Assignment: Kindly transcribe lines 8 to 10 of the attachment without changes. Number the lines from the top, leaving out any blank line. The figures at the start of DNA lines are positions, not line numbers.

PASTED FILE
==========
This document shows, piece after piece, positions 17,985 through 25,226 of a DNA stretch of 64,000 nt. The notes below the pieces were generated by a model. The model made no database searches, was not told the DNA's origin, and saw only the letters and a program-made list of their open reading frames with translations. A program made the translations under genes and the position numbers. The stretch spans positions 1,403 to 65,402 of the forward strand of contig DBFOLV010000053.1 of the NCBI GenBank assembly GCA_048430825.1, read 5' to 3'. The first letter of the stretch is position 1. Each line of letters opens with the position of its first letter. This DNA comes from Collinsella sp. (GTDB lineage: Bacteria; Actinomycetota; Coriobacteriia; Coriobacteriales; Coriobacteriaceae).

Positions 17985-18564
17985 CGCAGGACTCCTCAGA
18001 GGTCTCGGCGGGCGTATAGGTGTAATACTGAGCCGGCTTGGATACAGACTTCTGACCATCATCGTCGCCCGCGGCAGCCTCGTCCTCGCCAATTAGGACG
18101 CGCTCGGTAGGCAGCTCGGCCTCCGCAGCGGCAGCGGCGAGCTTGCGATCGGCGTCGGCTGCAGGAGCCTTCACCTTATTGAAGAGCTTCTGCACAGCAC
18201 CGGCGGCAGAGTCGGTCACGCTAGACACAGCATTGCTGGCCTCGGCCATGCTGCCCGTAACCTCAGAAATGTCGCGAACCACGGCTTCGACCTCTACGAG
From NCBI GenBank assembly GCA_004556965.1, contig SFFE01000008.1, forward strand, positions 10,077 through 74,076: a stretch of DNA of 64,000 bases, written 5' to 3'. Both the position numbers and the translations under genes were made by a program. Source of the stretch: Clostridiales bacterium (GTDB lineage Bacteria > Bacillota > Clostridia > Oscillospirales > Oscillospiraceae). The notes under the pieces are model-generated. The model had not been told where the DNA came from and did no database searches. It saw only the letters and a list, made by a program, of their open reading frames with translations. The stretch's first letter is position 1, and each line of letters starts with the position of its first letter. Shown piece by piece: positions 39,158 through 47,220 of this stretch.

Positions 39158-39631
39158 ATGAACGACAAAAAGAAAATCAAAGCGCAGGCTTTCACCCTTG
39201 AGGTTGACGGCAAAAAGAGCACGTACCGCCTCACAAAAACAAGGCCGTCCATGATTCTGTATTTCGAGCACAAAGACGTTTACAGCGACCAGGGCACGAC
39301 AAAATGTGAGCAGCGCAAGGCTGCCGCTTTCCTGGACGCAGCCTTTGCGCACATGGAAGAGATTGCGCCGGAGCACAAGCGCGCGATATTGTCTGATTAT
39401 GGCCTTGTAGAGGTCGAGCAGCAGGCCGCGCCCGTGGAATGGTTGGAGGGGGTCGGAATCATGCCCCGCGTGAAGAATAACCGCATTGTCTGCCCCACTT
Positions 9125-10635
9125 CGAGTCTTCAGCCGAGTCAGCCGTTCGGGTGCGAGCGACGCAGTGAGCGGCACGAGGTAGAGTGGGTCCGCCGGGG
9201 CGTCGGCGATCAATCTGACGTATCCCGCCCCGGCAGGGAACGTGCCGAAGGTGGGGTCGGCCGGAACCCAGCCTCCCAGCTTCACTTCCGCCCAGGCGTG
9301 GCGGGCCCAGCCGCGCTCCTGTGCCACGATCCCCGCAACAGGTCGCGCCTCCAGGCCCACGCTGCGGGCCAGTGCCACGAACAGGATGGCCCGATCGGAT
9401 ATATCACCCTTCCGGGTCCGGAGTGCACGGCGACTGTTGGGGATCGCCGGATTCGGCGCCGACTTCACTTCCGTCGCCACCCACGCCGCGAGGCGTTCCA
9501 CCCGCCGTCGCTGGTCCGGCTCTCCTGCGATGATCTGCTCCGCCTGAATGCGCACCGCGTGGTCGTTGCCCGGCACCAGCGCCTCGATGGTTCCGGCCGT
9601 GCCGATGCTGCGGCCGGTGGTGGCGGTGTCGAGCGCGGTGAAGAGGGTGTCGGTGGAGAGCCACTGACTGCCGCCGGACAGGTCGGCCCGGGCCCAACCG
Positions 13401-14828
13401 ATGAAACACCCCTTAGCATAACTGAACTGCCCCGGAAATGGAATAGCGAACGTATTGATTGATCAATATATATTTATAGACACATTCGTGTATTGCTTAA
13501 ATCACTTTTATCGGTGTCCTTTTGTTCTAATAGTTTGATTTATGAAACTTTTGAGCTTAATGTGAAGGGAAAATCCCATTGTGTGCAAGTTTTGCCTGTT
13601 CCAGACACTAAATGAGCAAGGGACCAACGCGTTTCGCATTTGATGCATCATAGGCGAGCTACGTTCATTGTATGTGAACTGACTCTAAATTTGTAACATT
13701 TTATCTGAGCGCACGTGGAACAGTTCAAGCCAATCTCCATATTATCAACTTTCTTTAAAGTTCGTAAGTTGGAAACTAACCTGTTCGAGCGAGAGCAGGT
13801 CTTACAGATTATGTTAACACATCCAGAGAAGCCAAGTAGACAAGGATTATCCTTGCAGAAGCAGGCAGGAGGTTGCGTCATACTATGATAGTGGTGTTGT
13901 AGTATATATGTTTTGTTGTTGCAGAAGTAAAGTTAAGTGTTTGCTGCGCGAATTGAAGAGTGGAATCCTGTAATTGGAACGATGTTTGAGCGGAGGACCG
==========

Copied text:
Positions 39158-39631
39158 ATGAACGACAAAAAGAAAATCAAAGCGCAGGCTTTCACCCTTG
39201 AGGTTGACGGCAAAAAGAGCACGTACCGCCTCACAAAAACAAGGCCGTCCATGATTCTGTATTTCGAGCACAAAGACGTTTACAGCGACCAGGGCACGAC